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Massachusetts Liberal

Observations on politics, the media and life in Massachusetts and beyond from the left side of the road.

Thursday, December 20, 2012

Boehner's bluff

The Republican Party is running on fumes, with bluster the chief coin of its realm as we stare at the fiscal cliff.

House Speaker John Boehner showed his hand this week by calling for protecting everyone earning up to $1 million annually from higher taxes -- eve after Barack Obama offered a small victory by upping his own threshold to $400,000. The millionaire balm came with a call for cutting the Social Security benefit increase for the elderly.

Obama did not mince words, saying any House-passed millionaire tax break was dead on arrival, should ever emerge from the Senate.
“They keep on finding ways to say ‘no’ as opposed to finding ways to say ‘yes,’” Obama said. “And I don’t know how much of that just has to do with, you know, it is very hard for them to say yes to me. But, you know, at some point, you know, they’ve got to take me out of it and think about their voters and think about what’s best for the country.”
Boehner was his usual bluff and bluster, the principal tool he has used through the endless scrums over our nation's future.
“Then the president will have a decision to make,” he said. “He can call upon Senate Democrats to pass that bill, or he can be responsible for the largest tax increase in American history."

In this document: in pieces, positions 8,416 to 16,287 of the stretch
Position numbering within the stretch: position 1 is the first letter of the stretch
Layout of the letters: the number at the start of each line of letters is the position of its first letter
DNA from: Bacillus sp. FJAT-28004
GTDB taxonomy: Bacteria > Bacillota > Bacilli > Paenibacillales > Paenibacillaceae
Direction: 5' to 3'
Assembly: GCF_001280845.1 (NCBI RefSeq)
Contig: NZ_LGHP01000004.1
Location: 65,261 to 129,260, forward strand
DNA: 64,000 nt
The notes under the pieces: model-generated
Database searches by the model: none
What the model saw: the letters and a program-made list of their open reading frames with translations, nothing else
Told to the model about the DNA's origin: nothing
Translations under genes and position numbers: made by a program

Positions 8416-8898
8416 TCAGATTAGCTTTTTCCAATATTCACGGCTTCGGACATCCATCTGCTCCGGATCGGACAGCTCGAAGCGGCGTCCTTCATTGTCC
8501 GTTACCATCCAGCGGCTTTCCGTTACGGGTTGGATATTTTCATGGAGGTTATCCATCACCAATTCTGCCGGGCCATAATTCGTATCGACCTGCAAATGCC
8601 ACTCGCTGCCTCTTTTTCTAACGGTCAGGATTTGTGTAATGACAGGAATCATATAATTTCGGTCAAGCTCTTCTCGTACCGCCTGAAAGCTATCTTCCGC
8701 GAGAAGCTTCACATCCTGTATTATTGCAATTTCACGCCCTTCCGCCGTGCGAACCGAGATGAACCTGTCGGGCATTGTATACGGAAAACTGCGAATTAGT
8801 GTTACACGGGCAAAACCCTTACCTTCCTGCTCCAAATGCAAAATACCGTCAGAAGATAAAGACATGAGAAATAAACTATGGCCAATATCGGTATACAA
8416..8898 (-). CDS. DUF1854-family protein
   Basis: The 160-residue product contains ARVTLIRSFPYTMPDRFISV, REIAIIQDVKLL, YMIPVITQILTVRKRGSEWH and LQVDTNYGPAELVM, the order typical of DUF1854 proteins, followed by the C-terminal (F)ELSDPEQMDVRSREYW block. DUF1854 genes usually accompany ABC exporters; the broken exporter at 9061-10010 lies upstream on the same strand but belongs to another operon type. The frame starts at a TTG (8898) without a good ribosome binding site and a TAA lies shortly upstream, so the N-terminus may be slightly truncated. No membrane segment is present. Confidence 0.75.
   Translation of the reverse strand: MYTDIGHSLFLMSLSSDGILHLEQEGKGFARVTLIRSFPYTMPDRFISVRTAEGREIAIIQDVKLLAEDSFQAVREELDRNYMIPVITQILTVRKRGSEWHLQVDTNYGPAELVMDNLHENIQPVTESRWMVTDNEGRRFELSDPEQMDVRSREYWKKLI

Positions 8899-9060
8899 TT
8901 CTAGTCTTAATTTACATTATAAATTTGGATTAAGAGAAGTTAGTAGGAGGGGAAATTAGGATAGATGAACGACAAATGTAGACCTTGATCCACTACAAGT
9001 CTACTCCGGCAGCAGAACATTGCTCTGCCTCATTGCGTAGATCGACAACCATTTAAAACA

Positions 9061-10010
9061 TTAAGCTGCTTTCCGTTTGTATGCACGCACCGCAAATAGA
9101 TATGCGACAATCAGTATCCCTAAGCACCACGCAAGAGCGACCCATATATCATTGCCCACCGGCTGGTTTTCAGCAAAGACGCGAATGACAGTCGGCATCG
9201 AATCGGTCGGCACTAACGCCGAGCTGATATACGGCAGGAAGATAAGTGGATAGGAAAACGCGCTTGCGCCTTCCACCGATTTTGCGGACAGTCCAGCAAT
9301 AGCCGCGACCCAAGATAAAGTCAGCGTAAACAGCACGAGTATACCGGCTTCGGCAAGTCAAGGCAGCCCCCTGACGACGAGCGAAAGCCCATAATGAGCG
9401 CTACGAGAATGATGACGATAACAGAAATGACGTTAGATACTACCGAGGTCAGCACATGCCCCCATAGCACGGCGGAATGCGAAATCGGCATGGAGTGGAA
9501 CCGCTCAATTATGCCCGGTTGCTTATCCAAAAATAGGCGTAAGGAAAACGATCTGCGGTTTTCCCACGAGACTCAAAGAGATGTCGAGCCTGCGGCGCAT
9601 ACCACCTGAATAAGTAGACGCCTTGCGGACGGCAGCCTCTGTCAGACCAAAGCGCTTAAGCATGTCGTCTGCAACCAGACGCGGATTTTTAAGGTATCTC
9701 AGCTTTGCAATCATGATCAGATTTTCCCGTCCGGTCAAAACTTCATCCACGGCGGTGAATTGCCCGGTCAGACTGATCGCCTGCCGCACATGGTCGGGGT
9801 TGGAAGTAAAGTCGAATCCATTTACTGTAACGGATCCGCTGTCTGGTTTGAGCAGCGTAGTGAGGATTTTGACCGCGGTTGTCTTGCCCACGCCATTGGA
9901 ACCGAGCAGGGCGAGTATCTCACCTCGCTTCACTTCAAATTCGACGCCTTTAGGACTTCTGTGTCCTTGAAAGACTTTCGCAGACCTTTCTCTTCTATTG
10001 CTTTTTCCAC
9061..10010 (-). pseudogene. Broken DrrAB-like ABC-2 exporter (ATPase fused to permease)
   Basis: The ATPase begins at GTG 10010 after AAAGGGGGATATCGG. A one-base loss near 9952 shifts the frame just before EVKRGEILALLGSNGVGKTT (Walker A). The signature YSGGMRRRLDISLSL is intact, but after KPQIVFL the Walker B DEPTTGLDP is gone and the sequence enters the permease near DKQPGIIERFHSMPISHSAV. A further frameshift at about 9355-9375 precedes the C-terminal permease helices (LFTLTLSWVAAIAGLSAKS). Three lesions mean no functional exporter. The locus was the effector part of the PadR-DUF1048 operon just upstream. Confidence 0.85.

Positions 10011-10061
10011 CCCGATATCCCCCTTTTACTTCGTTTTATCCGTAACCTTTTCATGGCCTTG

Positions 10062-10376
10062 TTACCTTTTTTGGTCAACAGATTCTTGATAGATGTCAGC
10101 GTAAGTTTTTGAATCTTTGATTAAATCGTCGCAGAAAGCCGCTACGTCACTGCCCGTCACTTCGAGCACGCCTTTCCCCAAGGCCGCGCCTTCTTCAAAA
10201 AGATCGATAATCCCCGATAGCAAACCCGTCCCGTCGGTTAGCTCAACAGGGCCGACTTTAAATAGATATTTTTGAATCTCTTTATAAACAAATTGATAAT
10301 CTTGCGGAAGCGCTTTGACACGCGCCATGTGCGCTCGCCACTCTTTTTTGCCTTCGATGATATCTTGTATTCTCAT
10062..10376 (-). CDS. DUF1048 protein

House Republicans have been nothing but consistent in the face of last month's election results and polls that show the public favors the Obama approach. Like little children, they are insisting on holding their breath until they turn blue and Boehner is their enabler.

He has even enlisted the true leader of the Republican Party, Grover Norquist, to offer his imprimatur that voting for Boehner's Plan B would not violate the mindless pledge that has created the cliff.

Obama has been rightly accused of negotiating with himself in the past, but things appear different this time around.
"What I said was that the ultimate package would involve a balance of spending cuts and tax increases. That’s exactly what I have put forward. What I have said is, in order to arrive at a compromise, I am prepared to do some very tough things, some things that some Democrats don’t want to see, and probably there are a few Republicans who don’t want to see them either.”
And he added the ultimate twist to the breath-holding caucus:
“When you think about what we’ve gone through over the last couple months — a devastating hurricane, and now one of the worst tragedies in our memory — the country deserves us to be willing to compromise on behalf of the greater good,”
Perhaps we should rephrase Boehner's remarks: he can call on House Republicans to vote for a reasonable package of tax increases and spending cuts or he can be responsible for a Republican Recession that would be totally avoidable if only the zealots put their country above their ideology.

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